The Elliptical House Of Hamezi

In the position of “Souvloto Mouri”, in 1903, the excavations under the direction of St. Xanthoudidis brought into light a building of the Minoan period. Its unique elliptic form -uncommon for the period- and its function, puzzled the archaelogists for many years. In I971, a new research conducted by the Professor Mr. Dabaras revealed new evidence that this building was in fact a residence, of unique style in the Minoan period, dating back to 2200-2000 B.C. while the remains of more ancient residences have been found. During the excavations cupreous objects were found in the exterior of the residence, while in the rooms vessels and some figurines have been found, which are saved in the Museums of Heraklion and Aghios Nikolaos.

The Minoan Villa Of Makry Gialos

In the position “Plakakia”, west from the village of Makry Gialos, archeological excavations revealed a villa that dates back to the post- Minoan period. The villa that was revealed is very important for the study of Minoan architecture because it constitutes micrography of a Minoan palace. In the middle of the building there is the big central courtyard, surrounded by the remainder spaces of the villa with slab paved floors and walls covered with mortar, while there is also a western courtyard. In the central courtyard there is a built altar and next to it a stamp stone was found with arepresentation of a holy boat, a holy tree and a priestess. The roof was set with canes and clay, which is exceptionally interesting as it connects the Minoan with the later Cretan architecture, since this method was used until recently for the construction of the roofs of rural stone-built houses.


Itanos had been one of the most important coastal cities of eastern Crete from the Minoan years until the first Christian era. Nowadays it is known under the name of Erimopolis. Its citizens were dominating throughout the coast of Sitia, from the Samonion cape (today cape Sidero (iron)) to the Erythreon cape (what is today called Goudoura) and the island of Lefki (Koufonisi). Itanos is also mentioned by Herodotus. When Pythia saw the oracle and told the Thyraeans to make a settlement in Libya, the latter sent emissaries to Crete in order to find guides who would lead them to Libya.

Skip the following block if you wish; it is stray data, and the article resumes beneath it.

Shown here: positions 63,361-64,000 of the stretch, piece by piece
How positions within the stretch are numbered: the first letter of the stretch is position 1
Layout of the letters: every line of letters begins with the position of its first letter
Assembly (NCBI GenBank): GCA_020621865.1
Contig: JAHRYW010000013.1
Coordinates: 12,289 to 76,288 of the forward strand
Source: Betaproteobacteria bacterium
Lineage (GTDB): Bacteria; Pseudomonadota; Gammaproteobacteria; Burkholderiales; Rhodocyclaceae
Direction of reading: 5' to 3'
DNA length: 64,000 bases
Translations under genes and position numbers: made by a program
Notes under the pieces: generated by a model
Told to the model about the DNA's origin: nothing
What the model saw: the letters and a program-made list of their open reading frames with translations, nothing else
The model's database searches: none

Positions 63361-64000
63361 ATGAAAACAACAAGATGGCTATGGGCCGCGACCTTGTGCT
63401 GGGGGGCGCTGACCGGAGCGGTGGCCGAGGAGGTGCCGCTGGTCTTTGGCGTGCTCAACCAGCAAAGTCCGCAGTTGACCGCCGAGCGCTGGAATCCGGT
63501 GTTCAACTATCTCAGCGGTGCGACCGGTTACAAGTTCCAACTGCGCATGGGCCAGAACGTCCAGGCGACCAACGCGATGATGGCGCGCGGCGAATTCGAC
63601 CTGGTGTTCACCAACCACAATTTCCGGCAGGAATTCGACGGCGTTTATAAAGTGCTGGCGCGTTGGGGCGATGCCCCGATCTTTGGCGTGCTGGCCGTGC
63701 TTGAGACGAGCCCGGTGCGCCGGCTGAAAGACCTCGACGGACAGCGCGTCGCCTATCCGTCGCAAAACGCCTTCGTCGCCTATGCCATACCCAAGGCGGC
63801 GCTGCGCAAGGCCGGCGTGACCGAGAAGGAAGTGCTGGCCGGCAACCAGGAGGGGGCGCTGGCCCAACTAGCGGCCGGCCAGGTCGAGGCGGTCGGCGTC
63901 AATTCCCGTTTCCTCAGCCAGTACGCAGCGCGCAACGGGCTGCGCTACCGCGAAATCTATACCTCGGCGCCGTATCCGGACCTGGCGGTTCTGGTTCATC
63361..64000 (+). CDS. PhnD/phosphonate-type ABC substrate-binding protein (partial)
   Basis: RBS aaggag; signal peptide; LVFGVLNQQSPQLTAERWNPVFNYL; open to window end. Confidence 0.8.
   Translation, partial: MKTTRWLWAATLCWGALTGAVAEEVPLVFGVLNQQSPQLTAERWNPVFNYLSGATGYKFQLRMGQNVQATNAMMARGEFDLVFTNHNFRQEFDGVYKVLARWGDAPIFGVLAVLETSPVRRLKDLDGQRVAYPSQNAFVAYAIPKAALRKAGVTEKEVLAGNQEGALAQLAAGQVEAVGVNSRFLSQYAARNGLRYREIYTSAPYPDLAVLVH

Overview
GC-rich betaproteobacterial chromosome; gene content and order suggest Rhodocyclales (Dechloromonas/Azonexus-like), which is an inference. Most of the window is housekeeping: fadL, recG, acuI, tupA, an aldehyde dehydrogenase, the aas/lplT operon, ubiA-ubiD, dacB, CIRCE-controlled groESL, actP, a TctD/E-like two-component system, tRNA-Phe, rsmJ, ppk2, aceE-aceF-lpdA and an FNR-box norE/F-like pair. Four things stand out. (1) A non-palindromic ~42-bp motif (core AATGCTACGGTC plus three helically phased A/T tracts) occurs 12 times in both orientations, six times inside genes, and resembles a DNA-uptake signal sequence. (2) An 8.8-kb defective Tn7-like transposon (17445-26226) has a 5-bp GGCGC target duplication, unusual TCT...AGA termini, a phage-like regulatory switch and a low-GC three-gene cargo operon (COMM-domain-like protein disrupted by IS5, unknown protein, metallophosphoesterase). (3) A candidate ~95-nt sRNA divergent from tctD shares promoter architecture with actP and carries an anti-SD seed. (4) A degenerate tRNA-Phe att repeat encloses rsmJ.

The emissaries on their arrival to Itanos met with a laver fisherman who recounted to them how he had once drifted away pushed by the wind to the land of Libya. In turn they convinced him to guide them there where they ended up funding the colony of Cyrene in 630 B.C. Itanos is also mentioned by Stephanos the Byzantine who reckons that the city’s name finds its origins in the Itanos Phoenix. According to him, Itanos was a Phoenician colony controlling the laver and glass trade. It was in this city that the Phoenicians merchants, who traded with Crete, were based. Numerous laboratories for fish and laver processing, glass making and textiles were also found here. Itanos had always been a Syrio-Phoenician station where Phoenician gods such as Phoenix, Amfion and Tagha were worshiped. The city has been a very important port as it was used as a transportation base between the East and Crete.


The castle fortress known today as “Kazarma” (Casa di arma), is the most imposing historical monument in Sitia.The Kazarma used to be a military and administrative centre which consisted of a Medieval dwelling surrounded by walls. The fortification of the town and of the Kazarma can be dated to the late Byzantine period.
However, pirate raids, the continual uprisings against the Venetian occupation by the local people and the great earthquake all led to the partial destruction of the fortifications until the Venetians themselves were forced to completely destroy them with the intention of rebuilding them. This never happened and in 1651 the town was razed and then occupied by the Turks.
During the Turkish occupation it would appear that the walls were never rebuilt but the Kazarma was restored and evidence of the Turkish extensions can be seen today, for example in the cupolas (“koubedes”) on the battlements that form the watch towers. The Kazarma has since been carefully restored and is open to the public offering a panoramic view across the bay of Sitia.